#WFH Diaries: Laura Stude of surefoot
Even as parts of the world begin to open up amid the pandemic, most folks are still working from home. We're checking in with creative people to see how they're faring. Here's an update from Laura Stude, co-founder of indie agency surefoot.
Give us a one-line bio of yourself.
Co-founder of surefoot.me, improver of conversion rates and grass-growing enthusiast.
Where are you living right now, and who's with you?
I live in Austin, Texas, with my partner and our fur kids: 2 derpy goldendoodles and a cat. Sorry, THE cat. He is standing over me and was displeased with my original answer.
What's your work situation like at the moment, and how is it evolving?
I used to roll out of bed and work at the desk in my bedroom, but the length of my commute recently increased. These days, I walk out the back door through the yard and park my tookus in a standalone office affectionately known as my "she shed." I've worked remotely for four-plus years, but we have a two-bedroom house and the aforementioned zoo of animals. My plan was to buy a larger house. The she shed was our compromise. To top it off, it was completed only a few months before Covid hit. Guess those psychic classes I've been taking really paid off (kidding).
Describe your socializing strategy.
Our neighbor organizes a weekly neighborhood Zoom happy hour, so it's been fun to get to know some of the neighbors and see them out and about. We've also taken a few Zoom cooking classes with friends/family and local chefs to support their businesses. We recently started doing half-day Fridays at work and I've been taking advantage of the extra time by visiting state parks I haven't been to. I also spend a lot of time navigating the aisles of Home Depot with the other masked lemmings, which is almost enough to make me never want to socialize again. People definitely see masks as a replacement for social distancing.
How are you dealing with childcare, if applicable?
Thankfully, that isn't one of our realities right now. We have a lot of friends with kids and we're constantly in awe of their patience and general lack of alcoholism.
What are you reading?
I mostly read email newsletters like Morning Brew and Stacked Marketer, and have an ever-growing stack of magazines (Forbes, Inc, Bicycling, the local business journal) that are calling my name. I've slowwwwly been reading Yuval Noah Harari's 21 Lessons for the 21st Century, but as someone who isn't a fan of robots, it's not exactly uplifting material suited for these times.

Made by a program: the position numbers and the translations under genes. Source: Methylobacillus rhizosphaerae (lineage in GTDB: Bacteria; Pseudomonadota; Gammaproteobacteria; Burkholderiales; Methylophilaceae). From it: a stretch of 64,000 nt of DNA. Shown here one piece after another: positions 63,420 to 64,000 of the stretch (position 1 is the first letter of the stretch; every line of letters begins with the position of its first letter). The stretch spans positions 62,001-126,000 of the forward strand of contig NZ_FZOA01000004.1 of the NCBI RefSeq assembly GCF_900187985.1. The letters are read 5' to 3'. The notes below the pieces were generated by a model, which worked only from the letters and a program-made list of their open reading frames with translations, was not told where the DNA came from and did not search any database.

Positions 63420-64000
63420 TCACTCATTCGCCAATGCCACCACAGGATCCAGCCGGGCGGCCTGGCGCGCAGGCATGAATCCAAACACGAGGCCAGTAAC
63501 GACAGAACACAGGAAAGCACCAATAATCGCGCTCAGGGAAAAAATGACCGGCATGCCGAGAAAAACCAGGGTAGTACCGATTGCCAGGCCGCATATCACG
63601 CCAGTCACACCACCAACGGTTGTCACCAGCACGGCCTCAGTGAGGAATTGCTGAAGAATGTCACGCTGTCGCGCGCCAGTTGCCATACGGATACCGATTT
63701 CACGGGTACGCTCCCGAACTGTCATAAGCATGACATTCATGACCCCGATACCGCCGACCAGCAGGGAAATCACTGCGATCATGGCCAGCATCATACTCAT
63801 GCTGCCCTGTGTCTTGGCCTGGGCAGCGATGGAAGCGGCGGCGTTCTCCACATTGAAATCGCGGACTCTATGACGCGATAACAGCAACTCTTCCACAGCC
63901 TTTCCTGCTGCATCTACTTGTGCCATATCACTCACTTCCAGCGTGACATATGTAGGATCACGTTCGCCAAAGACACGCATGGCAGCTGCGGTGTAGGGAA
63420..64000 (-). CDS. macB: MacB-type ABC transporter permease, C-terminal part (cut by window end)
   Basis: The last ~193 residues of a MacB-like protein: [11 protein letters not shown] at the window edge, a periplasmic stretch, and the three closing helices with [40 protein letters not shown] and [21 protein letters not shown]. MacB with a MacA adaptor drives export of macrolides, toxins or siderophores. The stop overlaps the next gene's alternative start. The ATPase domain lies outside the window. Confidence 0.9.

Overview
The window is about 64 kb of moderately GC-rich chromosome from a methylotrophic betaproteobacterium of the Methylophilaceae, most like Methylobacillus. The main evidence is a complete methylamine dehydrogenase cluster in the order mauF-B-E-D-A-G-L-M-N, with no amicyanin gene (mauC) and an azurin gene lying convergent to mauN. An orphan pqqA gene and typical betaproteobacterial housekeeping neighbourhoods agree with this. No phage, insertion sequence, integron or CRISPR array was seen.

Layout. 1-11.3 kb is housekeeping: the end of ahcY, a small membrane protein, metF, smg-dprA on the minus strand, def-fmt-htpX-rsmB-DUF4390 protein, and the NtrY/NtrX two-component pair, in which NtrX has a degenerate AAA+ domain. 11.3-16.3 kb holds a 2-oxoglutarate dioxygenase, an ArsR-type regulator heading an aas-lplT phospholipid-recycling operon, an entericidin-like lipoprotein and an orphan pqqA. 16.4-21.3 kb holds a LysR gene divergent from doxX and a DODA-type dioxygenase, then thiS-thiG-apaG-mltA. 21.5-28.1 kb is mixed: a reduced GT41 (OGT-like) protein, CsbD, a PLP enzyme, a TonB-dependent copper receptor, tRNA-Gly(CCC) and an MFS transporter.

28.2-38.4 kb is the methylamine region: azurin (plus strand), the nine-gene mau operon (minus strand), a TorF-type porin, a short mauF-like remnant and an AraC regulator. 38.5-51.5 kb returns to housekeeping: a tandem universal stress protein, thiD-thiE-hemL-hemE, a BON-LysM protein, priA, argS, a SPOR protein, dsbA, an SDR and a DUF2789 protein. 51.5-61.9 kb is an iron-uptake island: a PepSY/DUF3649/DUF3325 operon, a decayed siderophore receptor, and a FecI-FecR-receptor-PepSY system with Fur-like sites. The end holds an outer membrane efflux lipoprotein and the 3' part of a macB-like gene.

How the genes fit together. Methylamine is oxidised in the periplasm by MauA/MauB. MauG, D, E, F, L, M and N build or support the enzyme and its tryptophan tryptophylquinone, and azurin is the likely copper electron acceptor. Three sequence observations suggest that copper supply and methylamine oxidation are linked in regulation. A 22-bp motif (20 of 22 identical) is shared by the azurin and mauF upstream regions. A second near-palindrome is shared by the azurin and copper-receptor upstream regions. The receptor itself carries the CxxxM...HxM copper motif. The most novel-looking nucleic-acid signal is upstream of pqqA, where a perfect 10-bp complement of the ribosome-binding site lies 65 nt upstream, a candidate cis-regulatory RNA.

What are you watching?
We recently binged all seasons of Ozark, which was a bit painful as a born-and-bred Missourian. The Amy Schumer Learns to Cook show is light and entertaining. We recently bought a projector on Amazon and are planning to host a "masked movie night" in the backyard for friends and neighbors. BYO popcorn, and if you have to pee, hold it.
What are you listening to?
My dogs barking incessantly when the UPS or Amazon delivery people come to our door or ghosts fly by.
How are you staying fit?
I am one of probably 13 subscribers to Les Mills On Demand and went HAM buying all the equipment and outfitting the garage with a big screen and Apple TV. I'm 95 percent confident the neighbors across the street record me doing my morning workouts and post them on Reddit, but it will be totally worth it when this is all over and I'm mad quarantoned.
Have you taken up a hobby?
Landscaping! Pre-quarantine, rusty cars on cinder blocks wouldn't have been out of place in our yard. Now, people walk by and shout things like "Keep up the good work!" and "Love seeing the transition!" Someone even left a note on our door recently asking if we would give them some of our sod. These are desperate times, indeed.
An awkward moment since all this started.
I slipped on my Crocs (how every good awkward moment begins) bringing the trash cans in from the curb. The lids were open and somehow, I stepped on one. This caused the entire can to tilt to the perfect angle for me to FALL HEAD-FIRST INTO THE CAN. A kind passerby rolled down his window and asked if I was OK. At that point I should have just stayed inside and closed the lid on myself. I was equal parts mortified and hysterically laughing at what a sight it must've been. Hope the neighbors caught that on video, too.
An aha! moment since all this started.
Founding a remote company from the get-go was a great idea. We already had remote-friendly systems, processes and culture in place, so we have been able to weather this thing without skipping a beat. I see a lot of companies and employees struggling to adjust, and it definitely impacts their employees' output/happiness, the service provided to their clients, etc.
What's your theory on how this is going to play out?
I'm kind of an old soul, so I'm hopeful it will encourage us to get our heads out of our cell phones and refocus on all the great things in front of us—quality time with loved ones, exercise, putting our hands in the dirt, etc.